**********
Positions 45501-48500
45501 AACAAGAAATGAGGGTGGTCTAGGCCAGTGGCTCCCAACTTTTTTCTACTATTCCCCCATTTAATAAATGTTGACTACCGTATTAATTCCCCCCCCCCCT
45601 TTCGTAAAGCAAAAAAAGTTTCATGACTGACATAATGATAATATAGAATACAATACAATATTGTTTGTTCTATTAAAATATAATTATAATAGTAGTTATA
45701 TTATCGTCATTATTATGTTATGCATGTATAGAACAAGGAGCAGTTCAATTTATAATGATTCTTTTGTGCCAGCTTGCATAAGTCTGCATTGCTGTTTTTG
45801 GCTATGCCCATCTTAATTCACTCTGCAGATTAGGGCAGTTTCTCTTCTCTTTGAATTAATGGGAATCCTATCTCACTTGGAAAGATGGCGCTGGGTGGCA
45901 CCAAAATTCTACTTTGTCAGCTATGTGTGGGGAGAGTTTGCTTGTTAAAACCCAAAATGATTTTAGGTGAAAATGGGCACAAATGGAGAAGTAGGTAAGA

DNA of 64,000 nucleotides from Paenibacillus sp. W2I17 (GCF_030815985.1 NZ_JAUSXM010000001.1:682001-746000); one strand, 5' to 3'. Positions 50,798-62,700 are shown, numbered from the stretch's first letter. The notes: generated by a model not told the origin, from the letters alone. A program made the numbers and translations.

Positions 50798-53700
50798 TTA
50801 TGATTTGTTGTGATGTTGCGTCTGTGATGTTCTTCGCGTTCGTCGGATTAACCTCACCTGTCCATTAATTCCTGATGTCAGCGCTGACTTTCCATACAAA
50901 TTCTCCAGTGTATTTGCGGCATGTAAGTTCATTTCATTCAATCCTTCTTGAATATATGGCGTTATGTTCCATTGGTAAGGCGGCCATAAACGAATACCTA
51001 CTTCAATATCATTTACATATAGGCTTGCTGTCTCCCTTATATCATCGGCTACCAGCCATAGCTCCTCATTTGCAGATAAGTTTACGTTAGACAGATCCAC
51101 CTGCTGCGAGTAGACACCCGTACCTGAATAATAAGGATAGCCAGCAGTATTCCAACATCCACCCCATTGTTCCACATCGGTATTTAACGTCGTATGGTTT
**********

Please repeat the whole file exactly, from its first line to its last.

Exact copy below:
Positions 45501-48500
45501 AACAAGAAATGAGGGTGGTCTAGGCCAGTGGCTCCCAACTTTTTTCTACTATTCCCCCATTTAATAAATGTTGACTACCGTATTAATTCCCCCCCCCCCT
45601 TTCGTAAAGCAAAAAAAGTTTCATGACTGACATAATGATAATATAGAATACAATACAATATTGTTTGTTCTATTAAAATATAATTATAATAGTAGTTATA
45701 TTATCGTCATTATTATGTTATGCATGTATAGAACAAGGAGCAGTTCAATTTATAATGATTCTTTTGTGCCAGCTTGCATAAGTCTGCATTGCTGTTTTTG
45801 GCTATGCCCATCTTAATTCACTCTGCAGATTAGGGCAGTTTCTCTTCTCTTTGAATTAATGGGAATCCTATCTCACTTGGAAAGATGGCGCTGGGTGGCA
45901 CCAAAATTCTACTTTGTCAGCTATGTGTGGGGAGAGTTTGCTTGTTAAAACCCAAAATGATTTTAGGTGAAAATGGGCACAAATGGAGAAGTAGGTAAGA

DNA of 64,000 nucleotides from Paenibacillus sp. W2I17 (GCF_030815985.1 NZ_JAUSXM010000001.1:682001-746000); one strand, 5' to 3'. Positions 50,798-62,700 are shown, numbered from the stretch's first letter. The notes: generated by a model not told the origin, from the letters alone. A program made the numbers and translations.

Positions 50798-53700
50798 TTA
50801 TGATTTGTTGTGATGTTGCGTCTGTGATGTTCTTCGCGTTCGTCGGATTAACCTCACCTGTCCATTAATTCCTGATGTCAGCGCTGACTTTCCATACAAA
50901 TTCTCCAGTGTATTTGCGGCATGTAAGTTCATTTCATTCAATCCTTCTTGAATATATGGCGTTATGTTCCATTGGTAAGGCGGCCATAAACGAATACCTA
51001 CTTCAATATCATTTACATATAGGCTTGCTGTCTCCCTTATATCATCGGCTACCAGCCATAGCTCCTCATTTGCAGATAAGTTTACGTTAGACAGATCCAC
51101 CTGCTGCGAGTAGACACCCGTACCTGAATAATAAGGATAGCCAGCAGTATTCCAACATCCACCCCATTGTTCCACATCGGTATTTAACGTCGTATGGTTT